High Court Judge Rules Piers Morgan Aware of Phone Hacking at Daily Mirror

This revelation came to light in a lawsuit filed by Prince Harry and others against Mirror Group Newspapers.

Piers Morgan, a prominent British broadcaster and former editor of the Daily Mirror tabloid, has been implicated in a phone hacking scandal, according to a recent ruling by a judge at London’s High Court.

This revelation came to light in a lawsuit filed by Prince Harry and others against Mirror Group Newspapers.

Morgan, known for his public criticisms of Prince Harry and Meghan Markle, has consistently denied any involvement or knowledge of phone hacking or other illegal activities at the newspaper.

He stated that there was no concrete evidence to support such claims.

In the court’s ruling, Judge Timothy Fancourt confirmed that Prince Harry had indeed been a victim of phone hacking and other unlawful practices by journalists at Mirror Group Newspapers.

Furthermore, the judge asserted that the editors were aware of these illicit activities taking place within their newsrooms.

One key piece of evidence presented during the trial was the testimony of Omid Scobie, co-author of “Finding Freedom,” an unofficial biography of Prince Harry and Meghan Markle.

Scobie revealed that Morgan had been reassured about a 2002 story regarding singer Kylie Minogue and her then-partner James Gooding, which was sourced from voicemail interception.

Despite attempts to question Scobie’s motives for providing evidence, Judge Fancourt deemed him a credible witness, and no evidence was presented to dispute his claims.

The ruling also accepted the accounts of other witnesses who testified that Morgan was aware of phone hacking practices related to stories published by MGN newspapers.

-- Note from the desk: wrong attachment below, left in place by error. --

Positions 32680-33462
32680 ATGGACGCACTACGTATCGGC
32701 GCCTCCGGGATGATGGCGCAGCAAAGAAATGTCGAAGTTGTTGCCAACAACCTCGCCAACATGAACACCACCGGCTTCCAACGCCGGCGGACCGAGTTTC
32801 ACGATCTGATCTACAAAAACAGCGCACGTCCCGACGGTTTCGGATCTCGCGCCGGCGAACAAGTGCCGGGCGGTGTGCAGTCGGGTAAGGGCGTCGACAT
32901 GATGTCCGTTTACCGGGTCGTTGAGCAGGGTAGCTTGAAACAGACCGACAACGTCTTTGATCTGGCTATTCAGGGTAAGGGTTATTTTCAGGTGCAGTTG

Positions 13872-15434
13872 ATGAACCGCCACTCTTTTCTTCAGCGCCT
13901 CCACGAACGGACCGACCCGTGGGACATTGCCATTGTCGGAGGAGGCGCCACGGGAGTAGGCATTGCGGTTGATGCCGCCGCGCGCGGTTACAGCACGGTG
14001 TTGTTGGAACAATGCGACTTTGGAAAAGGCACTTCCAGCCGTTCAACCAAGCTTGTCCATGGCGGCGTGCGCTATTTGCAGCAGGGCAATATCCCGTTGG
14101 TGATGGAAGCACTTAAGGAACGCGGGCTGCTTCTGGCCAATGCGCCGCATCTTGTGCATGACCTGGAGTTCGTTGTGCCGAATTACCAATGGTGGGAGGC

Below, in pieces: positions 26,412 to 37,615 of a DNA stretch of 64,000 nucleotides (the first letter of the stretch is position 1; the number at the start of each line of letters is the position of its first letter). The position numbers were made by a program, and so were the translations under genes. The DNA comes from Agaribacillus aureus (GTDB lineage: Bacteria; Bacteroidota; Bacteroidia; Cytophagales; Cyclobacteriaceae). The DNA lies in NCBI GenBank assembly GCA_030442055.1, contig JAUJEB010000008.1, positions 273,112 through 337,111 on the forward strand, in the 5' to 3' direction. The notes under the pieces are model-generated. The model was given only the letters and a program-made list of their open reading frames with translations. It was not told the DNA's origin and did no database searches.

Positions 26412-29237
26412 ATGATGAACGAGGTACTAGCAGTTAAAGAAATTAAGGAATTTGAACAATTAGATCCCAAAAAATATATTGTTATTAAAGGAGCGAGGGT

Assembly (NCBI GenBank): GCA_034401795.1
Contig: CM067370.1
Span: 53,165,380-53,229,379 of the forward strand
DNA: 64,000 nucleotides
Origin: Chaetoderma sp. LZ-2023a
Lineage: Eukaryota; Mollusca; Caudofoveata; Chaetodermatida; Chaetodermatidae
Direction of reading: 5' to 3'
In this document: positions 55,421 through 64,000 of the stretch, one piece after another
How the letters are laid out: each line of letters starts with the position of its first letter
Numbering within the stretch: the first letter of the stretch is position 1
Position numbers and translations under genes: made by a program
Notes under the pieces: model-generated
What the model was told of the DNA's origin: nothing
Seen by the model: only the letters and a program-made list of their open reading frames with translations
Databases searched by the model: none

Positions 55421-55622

Notably, David Seymour, a former political editor of the Daily Mirror, testified that Morgan had played a voicemail of Paul McCartney singing a Beatles song to his wife in the newsroom in 2001, suggesting Morgan’s knowledge of phone hacking activities.

Fancourt’s ruling underlined that there was compelling evidence indicating that the newspaper editors were fully aware of the widespread use of voicemail interception and other unlawful information gathering methods.

He also found that senior executives, including Sly Bailey, the former chief executive of MGN’s parent company, Trinity Mirror (now known as Reach), knew about these practices or turned a blind eye to them.

Additionally, the ruling revealed that Gary Jones, formerly a reporter for the Daily Mirror and currently the editor of Reach’s Daily Express newspaper, had instructed private investigators to unlawfully obtain information about individuals, including Prince Michael, the late Queen Elizabeth’s cousin.

In response to the ruling, Prince Harry called for regulatory and police investigations into potential criminal offenses related to the phone hacking scandal.

This ruling has significant implications for the British media landscape and raises questions about journalistic ethics and practices.